Nowadays, people fear the word ‘cancer’. Probably it’s because the disease has become so common. Of which, it’s not bad. Because it helps people to draw more awareness on the disease. It helps them understand the overall concept of the disease, its risk factors and all that someone needs to know about cancer.
Compared to previous days, doctors find it easier to raise awareness of cancer, thanks to the adequate access of information among our societies.
But I must confess that access of information, has on the other hand, rose somewhat fear in our societies, and this fear has led to a lot of misconceptions.
Social media and the internet plays its part too in triggering fear and misleading information. But not everything that you hear is true about cancer. Some remain as myths that you don’t really need to be concerned about. Today we will talk of two common myths.
Wearing bras especially tight ones can cause breast cancer
This is not medically true. Women have had problems while wearing bras. Breast pain, skin irritation, or even contact with an exposed underwire can cause discomfort. Speaking of those wires, some women are allergic to the metal and may develop a rash when a wire gets out of bounds. If your breasts are fibrocystic, or if your breasts are growing due to pregnancy, bras can certainly become uncomfortable. Very full breasts may cause back pain, muscle tension, or even headaches.
Have a professional bra fitting, or find your proper bra size to avoid bothersome bras. But there is no connection between breast cancer and bra, whether it is tight or loose.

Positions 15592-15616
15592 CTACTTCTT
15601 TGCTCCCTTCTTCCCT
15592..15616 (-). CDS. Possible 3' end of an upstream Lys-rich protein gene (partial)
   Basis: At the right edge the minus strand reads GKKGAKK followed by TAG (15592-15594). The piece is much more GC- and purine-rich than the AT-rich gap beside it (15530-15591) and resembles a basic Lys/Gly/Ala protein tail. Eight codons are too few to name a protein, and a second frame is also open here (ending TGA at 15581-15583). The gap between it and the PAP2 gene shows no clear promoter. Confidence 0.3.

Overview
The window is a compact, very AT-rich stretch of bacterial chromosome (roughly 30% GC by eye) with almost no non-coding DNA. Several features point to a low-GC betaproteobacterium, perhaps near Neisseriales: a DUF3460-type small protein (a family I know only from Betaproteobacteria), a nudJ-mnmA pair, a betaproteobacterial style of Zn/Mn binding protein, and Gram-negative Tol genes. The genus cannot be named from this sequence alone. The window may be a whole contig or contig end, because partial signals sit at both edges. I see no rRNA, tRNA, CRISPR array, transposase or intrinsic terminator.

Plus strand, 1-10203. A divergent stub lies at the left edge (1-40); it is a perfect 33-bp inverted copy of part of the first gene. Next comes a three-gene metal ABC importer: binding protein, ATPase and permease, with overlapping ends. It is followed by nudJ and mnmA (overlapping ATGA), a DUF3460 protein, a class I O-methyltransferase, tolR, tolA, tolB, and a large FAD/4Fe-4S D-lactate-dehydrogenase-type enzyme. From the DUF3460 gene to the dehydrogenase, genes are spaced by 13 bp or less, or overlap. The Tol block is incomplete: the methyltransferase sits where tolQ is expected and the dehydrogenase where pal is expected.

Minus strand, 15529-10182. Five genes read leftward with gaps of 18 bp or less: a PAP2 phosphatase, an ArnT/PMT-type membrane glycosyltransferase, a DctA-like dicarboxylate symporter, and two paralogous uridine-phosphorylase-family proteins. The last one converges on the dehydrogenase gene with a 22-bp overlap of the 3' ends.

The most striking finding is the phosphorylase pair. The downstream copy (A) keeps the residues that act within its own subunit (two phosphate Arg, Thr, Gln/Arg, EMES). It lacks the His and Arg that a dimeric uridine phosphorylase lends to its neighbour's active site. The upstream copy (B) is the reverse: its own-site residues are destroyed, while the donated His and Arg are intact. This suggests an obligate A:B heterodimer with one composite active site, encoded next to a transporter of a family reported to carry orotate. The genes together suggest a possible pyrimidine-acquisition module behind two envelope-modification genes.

The use of mobile phones and brain tumour
“Don’t use mobile phones too much, it will lead to brain cancer.” This is one of the most often heard myths in today’s age. Majority of people believe that mobile phones slowly puts its user in the risk of developing either brain tumour or brain cancer. Scientifically, cell phones (including smartphones) give off a form of energy known as radiofrequency (RF) waves, so some concerns have been raised about the safety of cell phone use. With respect to cancer, the concern focuses on whether cell phones might increase the risk of brain tumours or other tumours in the head and neck area.
Several dozen studies done by The American Cancer Society (ACSO), have looked at possible links between cell phone use and tumours.
Most of these studies have focused on brain tumours. Many of these have been case-control studies, in which patients with brain tumours (cases) were compared to people free of brain tumours (controls), in terms of their past cell phone use and the studies reached the conclusion that patients with brain tumours do not report more cell phone use overall than the controls.
This finding is true when all brain tumours are considered as a group, or when specific types of tumours are considered.
In addition, there is no any scientific approval that cellular phones cause brain tumour or cancer of the brain unlike how majority of the people perceive.